Genetically diverse mouse models of SARS-CoV-2 infection reproduce clinical variation in type I interferon and cytokine responses in COVID-19. Nat Commun. 2023;14(1):4481
JMG, Humans, Mice, Animals, COVID-19, Interferon Type I, Cytokines, SARS-CoV-2, Mice, Transgenic, Inflammation, Disease Models, Animal, Lung
Nat Commun. 2023;14(1):4481
Open Access funding provided by the National Institutes of Health (NIH).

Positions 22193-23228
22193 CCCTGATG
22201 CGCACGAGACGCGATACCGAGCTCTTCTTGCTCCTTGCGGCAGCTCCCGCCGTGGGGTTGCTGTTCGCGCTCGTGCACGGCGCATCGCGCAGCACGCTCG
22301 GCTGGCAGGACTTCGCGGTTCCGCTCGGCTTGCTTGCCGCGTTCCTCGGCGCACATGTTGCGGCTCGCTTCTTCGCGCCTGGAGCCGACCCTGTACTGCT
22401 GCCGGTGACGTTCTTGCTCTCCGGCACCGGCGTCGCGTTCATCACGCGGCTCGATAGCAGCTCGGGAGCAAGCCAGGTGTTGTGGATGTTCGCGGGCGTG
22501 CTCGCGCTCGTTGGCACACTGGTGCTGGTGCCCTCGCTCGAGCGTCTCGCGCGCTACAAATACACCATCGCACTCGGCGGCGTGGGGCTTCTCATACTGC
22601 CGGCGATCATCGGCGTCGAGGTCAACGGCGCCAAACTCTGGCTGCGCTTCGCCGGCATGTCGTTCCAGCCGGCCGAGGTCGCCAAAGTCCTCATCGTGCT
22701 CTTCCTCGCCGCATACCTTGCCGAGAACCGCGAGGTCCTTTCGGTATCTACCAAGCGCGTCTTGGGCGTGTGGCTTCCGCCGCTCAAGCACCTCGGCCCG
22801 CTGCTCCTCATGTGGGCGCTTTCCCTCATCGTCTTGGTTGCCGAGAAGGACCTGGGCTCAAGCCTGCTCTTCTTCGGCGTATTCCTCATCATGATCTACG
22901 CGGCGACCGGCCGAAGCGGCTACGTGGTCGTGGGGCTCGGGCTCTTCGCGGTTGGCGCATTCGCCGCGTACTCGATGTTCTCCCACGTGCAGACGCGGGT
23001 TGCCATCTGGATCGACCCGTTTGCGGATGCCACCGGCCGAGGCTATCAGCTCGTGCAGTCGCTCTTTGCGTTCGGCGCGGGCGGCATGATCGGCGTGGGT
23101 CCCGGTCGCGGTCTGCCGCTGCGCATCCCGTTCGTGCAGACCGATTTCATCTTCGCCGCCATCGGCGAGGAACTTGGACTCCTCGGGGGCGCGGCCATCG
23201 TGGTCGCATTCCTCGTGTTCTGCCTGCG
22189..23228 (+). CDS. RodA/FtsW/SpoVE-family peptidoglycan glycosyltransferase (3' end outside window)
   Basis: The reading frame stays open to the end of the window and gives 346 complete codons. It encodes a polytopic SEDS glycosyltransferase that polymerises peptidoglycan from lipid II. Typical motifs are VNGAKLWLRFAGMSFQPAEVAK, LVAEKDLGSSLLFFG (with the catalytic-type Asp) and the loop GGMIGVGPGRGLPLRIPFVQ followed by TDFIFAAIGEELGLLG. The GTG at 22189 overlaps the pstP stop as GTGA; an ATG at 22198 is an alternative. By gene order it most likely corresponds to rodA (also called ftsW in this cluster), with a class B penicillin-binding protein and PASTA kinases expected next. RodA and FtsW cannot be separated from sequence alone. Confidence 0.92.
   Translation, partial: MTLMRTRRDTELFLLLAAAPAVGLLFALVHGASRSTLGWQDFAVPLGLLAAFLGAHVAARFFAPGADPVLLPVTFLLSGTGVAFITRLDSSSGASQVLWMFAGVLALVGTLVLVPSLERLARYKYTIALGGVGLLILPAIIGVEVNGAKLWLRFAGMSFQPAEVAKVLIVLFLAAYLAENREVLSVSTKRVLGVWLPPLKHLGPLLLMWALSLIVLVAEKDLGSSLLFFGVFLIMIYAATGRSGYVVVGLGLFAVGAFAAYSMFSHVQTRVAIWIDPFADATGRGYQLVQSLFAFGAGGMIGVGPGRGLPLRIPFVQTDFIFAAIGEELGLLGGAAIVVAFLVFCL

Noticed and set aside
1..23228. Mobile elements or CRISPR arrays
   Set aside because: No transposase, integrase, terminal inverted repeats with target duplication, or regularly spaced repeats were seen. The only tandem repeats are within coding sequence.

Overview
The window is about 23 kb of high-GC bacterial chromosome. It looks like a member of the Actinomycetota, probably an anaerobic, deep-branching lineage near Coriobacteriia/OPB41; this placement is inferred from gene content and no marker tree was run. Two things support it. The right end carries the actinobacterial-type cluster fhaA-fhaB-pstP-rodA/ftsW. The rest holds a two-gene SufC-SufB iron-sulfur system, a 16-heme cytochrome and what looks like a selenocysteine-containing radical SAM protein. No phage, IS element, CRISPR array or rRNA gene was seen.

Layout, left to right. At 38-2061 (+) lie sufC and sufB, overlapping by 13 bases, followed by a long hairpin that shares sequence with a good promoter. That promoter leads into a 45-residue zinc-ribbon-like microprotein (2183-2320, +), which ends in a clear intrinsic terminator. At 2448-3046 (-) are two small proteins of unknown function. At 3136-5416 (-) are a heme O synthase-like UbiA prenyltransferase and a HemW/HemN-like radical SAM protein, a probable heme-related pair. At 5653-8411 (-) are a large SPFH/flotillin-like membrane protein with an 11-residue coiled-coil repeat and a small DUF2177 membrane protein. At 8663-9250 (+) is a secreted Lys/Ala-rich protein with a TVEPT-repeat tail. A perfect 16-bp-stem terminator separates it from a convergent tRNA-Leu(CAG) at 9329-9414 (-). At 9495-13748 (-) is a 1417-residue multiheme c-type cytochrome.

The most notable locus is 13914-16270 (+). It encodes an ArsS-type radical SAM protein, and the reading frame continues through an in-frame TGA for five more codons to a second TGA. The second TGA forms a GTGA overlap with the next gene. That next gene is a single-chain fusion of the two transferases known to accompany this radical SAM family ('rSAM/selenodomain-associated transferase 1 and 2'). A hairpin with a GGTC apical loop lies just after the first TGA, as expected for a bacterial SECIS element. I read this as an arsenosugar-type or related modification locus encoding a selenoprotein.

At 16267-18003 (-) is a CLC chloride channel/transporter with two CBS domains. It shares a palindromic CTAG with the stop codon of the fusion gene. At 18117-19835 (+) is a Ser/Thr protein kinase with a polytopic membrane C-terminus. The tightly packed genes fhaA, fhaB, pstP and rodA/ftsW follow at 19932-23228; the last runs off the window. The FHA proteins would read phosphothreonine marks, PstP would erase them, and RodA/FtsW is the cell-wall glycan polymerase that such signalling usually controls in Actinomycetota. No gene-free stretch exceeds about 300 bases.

Inflammation in response to severe acute respiratory syndrome coronavirus-2 (SARS-CoV-2) infection drives severity of coronavirus disease 2019 (COVID-19) and is influenced by host genetics. To understand mechanisms of inflammation, animal models that reflect genetic diversity and clinical outcomes observed in humans are needed. We report a mouse panel comprising the genetically diverse Collaborative Cross (CC) founder strains crossed to human ACE2 transgenic mice (K18-hACE2) that confers susceptibility to SARS-CoV-2. Infection of CC x K18-hACE2 resulted in a spectrum of survival, viral replication kinetics, and immune profiles. Importantly, in contrast to the K18-hACE2 model, early type I interferon (IFN-I) and regulated proinflammatory responses were required for control of SARS-CoV-2 replication in PWK x K18-hACE2 mice that were highly resistant to disease. Thus, virus dynamics and inflammation observed in COVID-19 can be modeled in diverse mouse strains that provide a genetically tractable platform for understanding anti-coronavirus immunity.